Banner, venue decoration, Olympic Games, Sydney, 2000, polyester, logo designed by Pierre de Courbetin, France, 1896, made c. 2000, used at the Olympic Games, Sydney, 2000

Made in Sydney, New South Wales, Australia, 2000.

This vertical banner was designed by the Look of the Games Committee to decorate one of the indoor venues for the Sydney 2000 Olympic Games. Its design features the logo of the International Olympic Committee, the Olympic rings, against a white background. Thousands of banners decorated Olympic venues and the city of Sydney during the Games, serving to unify public areas through their shared visual theme.

French educator, Baron Pierre de Courbetin, conceived of the International Olympic Committ...

Summary

2001/84/577
Banner, venue decoration, Olympic Games, Sydney, 2000, polyester, logo designed by Pierre de Courbetin, France, 1896, made c. 2000, used at the Olympic Games, Sydney, 2000

Banner, polyester, rectangular, white with 5 coloured Olympic rings. Open hem at top and bottom and 3 eyelets either side

Dimensions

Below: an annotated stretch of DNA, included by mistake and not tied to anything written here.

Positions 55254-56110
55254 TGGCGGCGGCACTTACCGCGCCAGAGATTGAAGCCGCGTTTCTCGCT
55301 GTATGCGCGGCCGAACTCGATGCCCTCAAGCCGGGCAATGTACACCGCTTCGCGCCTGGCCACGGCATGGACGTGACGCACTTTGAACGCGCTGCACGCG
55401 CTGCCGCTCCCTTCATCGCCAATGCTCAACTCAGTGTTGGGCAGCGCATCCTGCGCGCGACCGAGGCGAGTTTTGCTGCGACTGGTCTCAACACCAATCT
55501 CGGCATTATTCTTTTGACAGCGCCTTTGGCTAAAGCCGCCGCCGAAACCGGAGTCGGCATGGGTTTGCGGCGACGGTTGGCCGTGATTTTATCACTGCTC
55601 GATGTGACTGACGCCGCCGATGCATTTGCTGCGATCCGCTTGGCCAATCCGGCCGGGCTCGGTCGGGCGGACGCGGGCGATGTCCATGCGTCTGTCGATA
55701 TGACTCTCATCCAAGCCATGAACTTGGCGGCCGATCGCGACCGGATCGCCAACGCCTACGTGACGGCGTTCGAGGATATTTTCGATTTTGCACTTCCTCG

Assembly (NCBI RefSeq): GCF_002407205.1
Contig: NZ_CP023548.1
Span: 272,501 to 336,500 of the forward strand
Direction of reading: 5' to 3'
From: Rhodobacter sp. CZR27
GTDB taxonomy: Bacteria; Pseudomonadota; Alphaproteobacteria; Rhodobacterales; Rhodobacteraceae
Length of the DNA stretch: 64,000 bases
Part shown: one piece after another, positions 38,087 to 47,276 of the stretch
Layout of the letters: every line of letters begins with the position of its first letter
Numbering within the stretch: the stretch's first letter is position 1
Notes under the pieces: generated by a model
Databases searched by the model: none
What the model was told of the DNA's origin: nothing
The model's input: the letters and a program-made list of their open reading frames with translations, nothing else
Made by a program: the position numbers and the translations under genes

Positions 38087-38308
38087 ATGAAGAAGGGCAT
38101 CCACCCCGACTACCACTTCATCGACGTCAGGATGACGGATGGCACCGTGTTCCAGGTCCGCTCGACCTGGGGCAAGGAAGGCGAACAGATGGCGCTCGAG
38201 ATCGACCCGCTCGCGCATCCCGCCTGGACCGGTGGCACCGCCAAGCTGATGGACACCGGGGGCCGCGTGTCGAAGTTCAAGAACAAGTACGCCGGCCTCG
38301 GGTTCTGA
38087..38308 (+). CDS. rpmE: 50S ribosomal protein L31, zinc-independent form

905 mm

Production

This banner was designed by the Look of the Games Committee to decorate one of the indoor venues for the Sydney 2000 Olympic Games. It features the IOC logo, the Olympic rings, that Pierre de Courbetin designed in 1896 in France.

Though this polyester banner does not feature a manufacturer's label, it was probably made in Sydney in 2000.
2000

Source

Part of the Sydney 2000 Games Collection Gift of the New South Wales Government, 2001
5 October, 2001

Cite this Object

Banner, venue decoration, Olympic Games, Sydney, 2000, polyester, logo designed by Pierre de Courbetin, France, 1896, made c. 2000, used at the Olympic Games, Sydney, 2000 2015, Museum of Applied Arts & Sciences, accessed 29 June 2017, <https://ma.as/501203>
{{cite web |url=https://ma.as/501203 |title=Banner, venue decoration, Olympic Games, Sydney, 2000, polyester, logo designed by Pierre de Courbetin, France, 1896, made c. 2000, used at the Olympic Games, Sydney, 2000 |author=Museum of Applied Arts & Sciences |access-date=29 June 2017 |publisher=Museum of Applied Arts & Sciences, Australia}}
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